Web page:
ST. PAUL, Minn. — Kowalski's Markets, launching its latest round of cheese classes last week, has expanded both the number of classes and class locations.
Even with two new locations added, and an expanded schedule, there were so many sign-ups that waiting lists were created for each of the new classes, and now officials have added two classes to the already existent 10 this quarter. Still, the waiting lists continue to grow, Jill Forster, the 10-unit independent's specialty cheese director, told SN. And the classes last week — Cold Winter Nights Cold Winter Brews and Grilling With Cheeses — got excellent reviews from customers who attended them.
“I had an email at a quarter of eight this morning from a customer who told me how much she enjoyed last night's class,” Forster said the morning after the Cold Winter Nights Cold Winter Brews class.
In that class, Forster and Brian Mallie, Kowalski's wine/beer manager, matched different cheeses with heavy and light brews.
“For instance, we paired a light Belgian-style beer from upstate New York with Crave Brothers Les Frères, which is a fruity, washed rind cheese made in Wisconsin. The two go very well together.”
People usually think of cheese being paired with wine, Forster said, so the class attendees were particularly intrigued with the idea of serving artisan cheeses with beer, and pairing them for the best taste.
In the Grilling With Cheeses class, Lori Turner, a Kowalski's cheese specialist, took away — or attempted to take away — customers' wariness about cooking with cheese.
Turner made kabobs with fresh pineapple and halumi, a firm Greek cheese that's known as the grilling cheese of Greece. It holds up well when heated. A grilled cheddar sandwich on raisin bread and fresh pear halves grilled and topped with blue cheese were also featured.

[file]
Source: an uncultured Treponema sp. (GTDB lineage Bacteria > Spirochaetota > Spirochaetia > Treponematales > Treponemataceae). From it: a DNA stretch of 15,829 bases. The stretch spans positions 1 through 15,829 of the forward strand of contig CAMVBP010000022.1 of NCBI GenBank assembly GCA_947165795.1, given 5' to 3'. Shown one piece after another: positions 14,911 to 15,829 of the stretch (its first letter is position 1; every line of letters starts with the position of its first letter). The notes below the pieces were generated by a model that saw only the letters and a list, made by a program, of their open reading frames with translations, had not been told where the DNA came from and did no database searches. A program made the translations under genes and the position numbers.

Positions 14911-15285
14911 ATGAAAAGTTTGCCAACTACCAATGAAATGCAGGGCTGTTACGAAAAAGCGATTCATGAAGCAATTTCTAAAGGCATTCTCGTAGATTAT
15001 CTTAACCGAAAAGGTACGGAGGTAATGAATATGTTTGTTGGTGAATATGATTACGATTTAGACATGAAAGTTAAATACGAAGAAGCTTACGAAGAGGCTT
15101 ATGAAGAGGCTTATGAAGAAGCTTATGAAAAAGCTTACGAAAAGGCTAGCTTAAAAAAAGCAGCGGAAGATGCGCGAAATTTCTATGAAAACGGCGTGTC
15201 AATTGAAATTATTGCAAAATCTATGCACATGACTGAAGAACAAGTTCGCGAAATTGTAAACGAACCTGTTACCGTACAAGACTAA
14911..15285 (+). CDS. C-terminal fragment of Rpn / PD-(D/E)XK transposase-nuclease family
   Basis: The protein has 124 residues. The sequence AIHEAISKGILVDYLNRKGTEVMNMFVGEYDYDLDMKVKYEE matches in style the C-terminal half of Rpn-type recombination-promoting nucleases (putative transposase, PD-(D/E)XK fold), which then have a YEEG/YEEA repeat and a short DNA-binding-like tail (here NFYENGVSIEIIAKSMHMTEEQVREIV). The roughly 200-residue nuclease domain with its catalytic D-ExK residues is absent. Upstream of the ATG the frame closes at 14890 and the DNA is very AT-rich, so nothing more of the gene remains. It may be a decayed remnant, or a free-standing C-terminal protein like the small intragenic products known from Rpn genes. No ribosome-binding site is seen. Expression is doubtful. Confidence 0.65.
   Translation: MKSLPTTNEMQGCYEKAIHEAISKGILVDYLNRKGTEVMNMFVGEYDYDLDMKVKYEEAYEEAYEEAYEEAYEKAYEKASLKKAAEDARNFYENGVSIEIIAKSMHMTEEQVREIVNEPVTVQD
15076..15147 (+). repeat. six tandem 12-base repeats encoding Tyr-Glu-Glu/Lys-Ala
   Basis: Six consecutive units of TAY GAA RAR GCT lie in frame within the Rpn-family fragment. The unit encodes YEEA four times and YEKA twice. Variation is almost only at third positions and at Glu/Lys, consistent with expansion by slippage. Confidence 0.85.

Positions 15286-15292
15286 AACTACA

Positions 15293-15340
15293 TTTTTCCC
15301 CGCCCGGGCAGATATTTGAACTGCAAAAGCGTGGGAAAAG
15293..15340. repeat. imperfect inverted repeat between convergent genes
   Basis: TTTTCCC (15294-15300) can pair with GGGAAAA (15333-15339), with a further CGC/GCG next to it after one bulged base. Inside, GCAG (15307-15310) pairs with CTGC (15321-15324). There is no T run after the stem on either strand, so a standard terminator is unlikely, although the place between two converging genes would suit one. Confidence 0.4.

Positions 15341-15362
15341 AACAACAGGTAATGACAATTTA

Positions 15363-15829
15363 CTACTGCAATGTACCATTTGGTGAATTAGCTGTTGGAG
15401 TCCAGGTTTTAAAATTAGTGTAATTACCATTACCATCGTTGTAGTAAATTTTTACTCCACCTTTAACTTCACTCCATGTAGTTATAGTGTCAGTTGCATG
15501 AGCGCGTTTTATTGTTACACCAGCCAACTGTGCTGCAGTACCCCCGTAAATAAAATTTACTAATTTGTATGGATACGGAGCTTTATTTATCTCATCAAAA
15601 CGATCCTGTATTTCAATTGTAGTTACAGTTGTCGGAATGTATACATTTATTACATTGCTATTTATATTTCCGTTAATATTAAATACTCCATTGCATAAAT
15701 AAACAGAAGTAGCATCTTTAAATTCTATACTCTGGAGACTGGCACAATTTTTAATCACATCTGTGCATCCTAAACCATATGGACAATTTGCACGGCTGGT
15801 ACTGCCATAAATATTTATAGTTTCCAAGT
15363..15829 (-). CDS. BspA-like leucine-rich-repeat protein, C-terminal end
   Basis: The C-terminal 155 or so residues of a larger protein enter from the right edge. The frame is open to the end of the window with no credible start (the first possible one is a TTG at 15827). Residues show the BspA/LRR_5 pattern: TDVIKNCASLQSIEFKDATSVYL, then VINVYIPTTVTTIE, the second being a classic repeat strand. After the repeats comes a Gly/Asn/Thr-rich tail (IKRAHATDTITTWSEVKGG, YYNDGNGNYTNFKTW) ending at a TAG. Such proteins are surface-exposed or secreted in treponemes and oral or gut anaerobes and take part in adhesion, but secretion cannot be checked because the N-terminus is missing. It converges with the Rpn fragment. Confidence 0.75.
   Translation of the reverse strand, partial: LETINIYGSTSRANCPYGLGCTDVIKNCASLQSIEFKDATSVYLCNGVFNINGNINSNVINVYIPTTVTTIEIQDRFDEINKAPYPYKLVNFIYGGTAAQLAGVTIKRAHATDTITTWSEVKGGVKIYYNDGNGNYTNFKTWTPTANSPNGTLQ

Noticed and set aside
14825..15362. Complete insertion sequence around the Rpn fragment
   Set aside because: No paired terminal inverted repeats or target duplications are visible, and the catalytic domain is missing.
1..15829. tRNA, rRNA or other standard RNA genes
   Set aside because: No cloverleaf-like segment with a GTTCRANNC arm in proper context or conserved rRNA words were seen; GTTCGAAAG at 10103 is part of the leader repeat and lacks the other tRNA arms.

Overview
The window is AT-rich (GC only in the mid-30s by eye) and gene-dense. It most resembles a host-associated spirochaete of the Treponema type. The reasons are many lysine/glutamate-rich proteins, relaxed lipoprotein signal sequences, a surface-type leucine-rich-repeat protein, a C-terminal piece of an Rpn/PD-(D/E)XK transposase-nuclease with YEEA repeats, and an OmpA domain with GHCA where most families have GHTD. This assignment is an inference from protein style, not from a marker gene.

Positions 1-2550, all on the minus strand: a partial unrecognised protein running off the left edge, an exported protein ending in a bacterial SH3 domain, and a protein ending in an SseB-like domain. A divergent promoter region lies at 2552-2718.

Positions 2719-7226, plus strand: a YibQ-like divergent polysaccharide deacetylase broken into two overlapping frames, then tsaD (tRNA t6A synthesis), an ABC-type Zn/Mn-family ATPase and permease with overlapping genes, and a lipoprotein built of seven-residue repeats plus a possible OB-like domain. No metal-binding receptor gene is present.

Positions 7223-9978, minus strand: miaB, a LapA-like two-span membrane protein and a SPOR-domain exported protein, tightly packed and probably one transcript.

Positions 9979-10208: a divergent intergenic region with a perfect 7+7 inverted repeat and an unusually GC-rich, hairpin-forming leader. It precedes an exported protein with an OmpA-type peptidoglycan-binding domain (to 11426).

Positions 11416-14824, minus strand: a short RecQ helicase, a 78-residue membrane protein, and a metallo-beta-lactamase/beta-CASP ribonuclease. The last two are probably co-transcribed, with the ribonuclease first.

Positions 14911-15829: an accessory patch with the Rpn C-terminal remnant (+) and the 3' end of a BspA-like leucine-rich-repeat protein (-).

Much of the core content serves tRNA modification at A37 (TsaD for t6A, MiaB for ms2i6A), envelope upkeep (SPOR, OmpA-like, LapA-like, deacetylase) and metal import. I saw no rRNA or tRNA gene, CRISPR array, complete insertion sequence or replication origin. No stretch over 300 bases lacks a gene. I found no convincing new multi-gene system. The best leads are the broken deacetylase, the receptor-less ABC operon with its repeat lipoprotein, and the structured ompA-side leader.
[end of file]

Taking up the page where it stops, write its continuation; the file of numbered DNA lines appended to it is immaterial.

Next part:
The classes had their send-off last spring at just one location, the company's flagship Woodbury store. Meanwhile, customers have asked for classes closer to them.
“I have one woman who comes to every one of my classes. She has to drive for an hour and a half to get to a couple of them,” Forster said.
The ideal class size is 20 to 25 people, Forster said. That's enough for good interaction without getting too cumbersome, she said.
Some of the classes coming up this spring include Make Your Own Mozzarella; Perfect Pairings — Condiments; and Goat and Sheep Milk Cheese Tasting.
Rather than seeing the classes as a way to sell more cheese in the short term, Forster sees them as word-of-mouth advertising that will bring more people into the specialty cheese department as class attendees talk about what they learned in the classroom.
While there are some featured cheeses displayed right there in the classroom that customers can buy, Forster and Turner always, at the end of each class, take everybody over to the specialty cheese department to show them the large variety available, and to answer any questions they might have.